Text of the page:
DH: We need to help kids understand the difference between friends and followers. You can quantify your followers, but for friends, you want to look at the quality of the relationship. Is this a supportive friendship? Am I showing up for this friend? Is this friend showing up for me? Do we have a shared understanding of what it is to be friends? It’s so important that kids understand that, yes, there’s followers, and you can “quantify” your TikTok, YouTube, Instagram, and other connections. But that’s not the same. All those people have done is press a button. We want to help kids not get too lost in the quest for followers and likes and understand that these apps get us where we’re the most human – the desire to be valued or noticed. That’s tremendously powerful, especially for teenagers who are wired to seek peer connection and approval. So, we want to help kids find ways to feel like they matter and are connected in real life. Whether that’s in the home by doing chores that are crucial for the family or in the community, that can balance out some of the more hurtful aspects of social media where we’re all feeling like we have to wait to see how many people like our photo. Even as an adult, I feel it, too. But I think it’s even more difficult for teens.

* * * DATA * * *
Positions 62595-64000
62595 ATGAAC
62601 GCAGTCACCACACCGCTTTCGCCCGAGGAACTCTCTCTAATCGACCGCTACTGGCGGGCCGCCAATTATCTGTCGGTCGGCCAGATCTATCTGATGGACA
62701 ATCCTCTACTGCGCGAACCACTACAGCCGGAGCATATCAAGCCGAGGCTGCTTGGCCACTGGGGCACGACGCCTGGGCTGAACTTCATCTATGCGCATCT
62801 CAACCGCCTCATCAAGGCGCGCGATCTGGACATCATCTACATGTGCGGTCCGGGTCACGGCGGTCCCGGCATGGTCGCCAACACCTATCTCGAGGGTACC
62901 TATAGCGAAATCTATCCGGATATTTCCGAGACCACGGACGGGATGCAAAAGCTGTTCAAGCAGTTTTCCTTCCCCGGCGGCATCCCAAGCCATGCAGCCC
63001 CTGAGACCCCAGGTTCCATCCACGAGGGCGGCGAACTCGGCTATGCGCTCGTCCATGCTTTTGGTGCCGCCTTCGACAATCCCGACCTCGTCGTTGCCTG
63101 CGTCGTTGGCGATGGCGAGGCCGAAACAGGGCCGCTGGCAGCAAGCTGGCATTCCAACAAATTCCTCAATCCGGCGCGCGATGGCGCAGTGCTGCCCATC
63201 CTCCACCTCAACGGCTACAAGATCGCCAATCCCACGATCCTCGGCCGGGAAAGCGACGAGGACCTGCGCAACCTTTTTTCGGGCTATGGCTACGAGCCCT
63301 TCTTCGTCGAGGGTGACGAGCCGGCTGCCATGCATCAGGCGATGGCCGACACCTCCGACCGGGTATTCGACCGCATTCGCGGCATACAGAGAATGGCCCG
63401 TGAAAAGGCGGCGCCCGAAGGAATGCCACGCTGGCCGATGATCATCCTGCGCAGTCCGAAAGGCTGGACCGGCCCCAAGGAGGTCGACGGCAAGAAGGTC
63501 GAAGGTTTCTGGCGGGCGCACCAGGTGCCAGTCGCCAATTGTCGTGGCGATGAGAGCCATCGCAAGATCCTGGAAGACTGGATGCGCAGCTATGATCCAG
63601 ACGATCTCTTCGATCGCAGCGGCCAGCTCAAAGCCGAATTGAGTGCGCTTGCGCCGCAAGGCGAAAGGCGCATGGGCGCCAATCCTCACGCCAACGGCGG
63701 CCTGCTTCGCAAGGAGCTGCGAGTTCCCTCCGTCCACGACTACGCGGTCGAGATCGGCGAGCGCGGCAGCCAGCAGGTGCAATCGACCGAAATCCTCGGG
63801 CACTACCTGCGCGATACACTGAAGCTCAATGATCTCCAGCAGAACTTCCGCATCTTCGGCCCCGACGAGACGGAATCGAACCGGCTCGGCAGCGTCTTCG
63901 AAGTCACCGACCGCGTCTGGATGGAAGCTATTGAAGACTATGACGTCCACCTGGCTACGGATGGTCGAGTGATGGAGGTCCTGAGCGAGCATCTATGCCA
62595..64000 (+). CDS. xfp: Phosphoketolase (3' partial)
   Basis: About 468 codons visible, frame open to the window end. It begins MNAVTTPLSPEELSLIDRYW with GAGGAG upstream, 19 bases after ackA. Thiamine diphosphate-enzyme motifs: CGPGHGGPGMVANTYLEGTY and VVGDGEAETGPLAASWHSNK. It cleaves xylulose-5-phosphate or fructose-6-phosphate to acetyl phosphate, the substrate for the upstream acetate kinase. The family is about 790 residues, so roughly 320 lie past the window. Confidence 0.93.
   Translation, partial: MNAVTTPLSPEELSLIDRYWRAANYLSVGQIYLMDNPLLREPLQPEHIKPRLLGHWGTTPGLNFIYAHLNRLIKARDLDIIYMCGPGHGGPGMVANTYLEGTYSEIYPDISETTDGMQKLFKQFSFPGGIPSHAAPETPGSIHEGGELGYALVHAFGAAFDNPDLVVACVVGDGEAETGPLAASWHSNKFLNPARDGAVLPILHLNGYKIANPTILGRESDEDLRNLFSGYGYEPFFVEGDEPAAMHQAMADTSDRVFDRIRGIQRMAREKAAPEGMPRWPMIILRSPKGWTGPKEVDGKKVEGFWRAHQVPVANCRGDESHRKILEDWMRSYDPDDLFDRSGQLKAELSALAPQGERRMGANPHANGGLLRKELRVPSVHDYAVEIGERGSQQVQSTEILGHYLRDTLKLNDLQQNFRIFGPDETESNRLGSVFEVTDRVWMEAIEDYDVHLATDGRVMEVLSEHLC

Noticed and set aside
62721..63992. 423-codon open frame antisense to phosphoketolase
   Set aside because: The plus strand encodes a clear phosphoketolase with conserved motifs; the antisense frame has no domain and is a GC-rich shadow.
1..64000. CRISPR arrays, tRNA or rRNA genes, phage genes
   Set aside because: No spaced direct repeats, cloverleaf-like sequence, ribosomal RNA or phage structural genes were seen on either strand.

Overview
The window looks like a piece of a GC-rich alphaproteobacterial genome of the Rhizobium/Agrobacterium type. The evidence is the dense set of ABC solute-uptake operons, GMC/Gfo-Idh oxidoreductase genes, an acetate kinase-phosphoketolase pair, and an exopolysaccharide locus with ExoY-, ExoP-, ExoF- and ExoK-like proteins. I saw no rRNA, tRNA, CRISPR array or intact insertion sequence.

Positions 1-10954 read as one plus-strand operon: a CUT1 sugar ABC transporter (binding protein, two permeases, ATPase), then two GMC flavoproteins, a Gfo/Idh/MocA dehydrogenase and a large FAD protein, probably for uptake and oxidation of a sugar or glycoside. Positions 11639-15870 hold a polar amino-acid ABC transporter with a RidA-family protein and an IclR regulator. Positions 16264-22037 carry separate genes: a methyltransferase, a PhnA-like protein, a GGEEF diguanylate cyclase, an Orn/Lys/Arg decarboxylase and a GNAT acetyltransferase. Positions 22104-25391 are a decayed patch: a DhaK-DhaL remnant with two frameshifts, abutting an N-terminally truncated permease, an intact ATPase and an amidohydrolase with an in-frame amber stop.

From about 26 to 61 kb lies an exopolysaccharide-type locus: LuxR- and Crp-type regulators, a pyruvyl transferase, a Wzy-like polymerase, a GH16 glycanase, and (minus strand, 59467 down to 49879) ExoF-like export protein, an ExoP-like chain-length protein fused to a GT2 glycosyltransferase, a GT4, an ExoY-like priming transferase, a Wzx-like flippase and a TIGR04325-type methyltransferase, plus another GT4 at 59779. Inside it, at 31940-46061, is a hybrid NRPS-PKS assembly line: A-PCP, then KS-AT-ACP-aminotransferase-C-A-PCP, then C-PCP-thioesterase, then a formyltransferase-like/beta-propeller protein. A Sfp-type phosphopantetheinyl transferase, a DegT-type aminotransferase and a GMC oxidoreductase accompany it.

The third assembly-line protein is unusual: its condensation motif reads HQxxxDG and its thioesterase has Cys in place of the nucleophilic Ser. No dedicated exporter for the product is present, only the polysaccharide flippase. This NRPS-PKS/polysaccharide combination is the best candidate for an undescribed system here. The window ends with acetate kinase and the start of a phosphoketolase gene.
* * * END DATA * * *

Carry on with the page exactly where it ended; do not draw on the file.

CPTC: For those parents of tweens who are just entering the digital space on their own, what are three things that you would want parents to know?
DH: For tweens, it’s important to recognize that kids need boundaries. And they want to talk to you about this stuff, even if they say they don’t. It’s important to recognize that sometimes tweens feel like little kids. And sometimes they feel like grown-ups or older teenagers. That’s going to change, and they will want to be treated in those different ways. That’s tricky as a parent, because sometimes your kid is acting like an eight-year-old, but they’re in the body of a 12-year-old and they want the sort of freedoms of a 16-year-old or a 20-year-old. You ask yourself, “What do I do?” We just want to be empathetic. This is a time in life that’s challenging. Friendships are changing, interests may be changing, your kid’s body is starting to change in ways they may not understand. We know that now puberty comes earlier to some kids. So even though they’re not teenagers yet, they’ve still started puberty. And that may be something that’s unsettling to them.